|The Influences on Bridge Employment Decisions
|Year of Publication
|Pengcharoen, C, Shultz, KS
|International Journal of Manpower
|Consumption and Savings, Demographics, Employment and Labor Force, Other, Retirement Planning and Satisfaction, Time Use, Women and Minorities
Population aging, and changes in labor force participation among older adults, will have tremendous impacts on the aging workforce. Thus it is imperative that the factors that influence whether older workers will continue in their career employment, engage in bridge employment, or fully retire, should be understood better. This paper aims to focus on these issues. In the present study longitudinal data for 2,869 older workers from the Health and Retirement Study (HRS) data set in the USA were used to examine the influence of demographic (e.g., income), nonwork related factors (e.g., marital satisfaction), and work related factors (e.g., job involvement) on late-life employment decisions over a ten year period from 1992 to 2002. The results indicate a wide variety of factors impact employment decisions later in life. Specifically, it was found that work related factors of job involvement and schedule flexibility, as well as the nonwork related factors of certainty of retirement plans, attitudes toward retirement, and job seeking self-efficacy all distinguished the various employment statuses (e.g., completely retired, partly retirement, and not retired at all) of older workers over a ten year period.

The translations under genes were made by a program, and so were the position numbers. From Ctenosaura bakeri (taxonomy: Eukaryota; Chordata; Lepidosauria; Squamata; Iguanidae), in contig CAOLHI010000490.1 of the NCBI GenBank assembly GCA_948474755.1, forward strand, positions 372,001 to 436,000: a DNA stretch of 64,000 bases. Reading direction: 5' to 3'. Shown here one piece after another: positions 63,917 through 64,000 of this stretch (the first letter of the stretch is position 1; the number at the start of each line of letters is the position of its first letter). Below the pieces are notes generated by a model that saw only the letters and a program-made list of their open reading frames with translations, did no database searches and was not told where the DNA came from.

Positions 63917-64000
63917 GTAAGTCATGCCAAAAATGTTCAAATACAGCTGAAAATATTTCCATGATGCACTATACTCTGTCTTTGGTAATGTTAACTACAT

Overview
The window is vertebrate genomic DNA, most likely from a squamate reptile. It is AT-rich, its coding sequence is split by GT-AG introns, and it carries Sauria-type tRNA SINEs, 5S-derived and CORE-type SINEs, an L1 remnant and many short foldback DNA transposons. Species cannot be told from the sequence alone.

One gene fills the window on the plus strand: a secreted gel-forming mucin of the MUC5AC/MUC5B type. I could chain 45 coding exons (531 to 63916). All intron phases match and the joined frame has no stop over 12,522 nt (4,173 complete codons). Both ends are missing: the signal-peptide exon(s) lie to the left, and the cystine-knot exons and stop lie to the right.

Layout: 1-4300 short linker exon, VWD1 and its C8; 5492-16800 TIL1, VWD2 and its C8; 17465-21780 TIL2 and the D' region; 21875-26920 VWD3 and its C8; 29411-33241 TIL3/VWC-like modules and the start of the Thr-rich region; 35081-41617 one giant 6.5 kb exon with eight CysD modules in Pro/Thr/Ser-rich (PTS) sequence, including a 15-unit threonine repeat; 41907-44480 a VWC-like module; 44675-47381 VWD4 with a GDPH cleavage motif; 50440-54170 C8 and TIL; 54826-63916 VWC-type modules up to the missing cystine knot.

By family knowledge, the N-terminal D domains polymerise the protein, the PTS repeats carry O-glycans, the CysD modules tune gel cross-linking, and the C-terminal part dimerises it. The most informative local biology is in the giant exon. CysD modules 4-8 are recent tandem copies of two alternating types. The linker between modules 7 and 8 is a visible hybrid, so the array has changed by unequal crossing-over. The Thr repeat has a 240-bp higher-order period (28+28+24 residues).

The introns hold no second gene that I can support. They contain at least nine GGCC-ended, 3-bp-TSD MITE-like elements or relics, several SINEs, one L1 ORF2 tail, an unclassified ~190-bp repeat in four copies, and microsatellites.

Economics of the Elderly/Economics of the Handicapped/Non-labor Market Discrimination/Time Allocation--Labor Supply/Retirement, Retirement Policies/Demographics/Labor Force Participation/Older Workers/Participation/Retirement/Workforce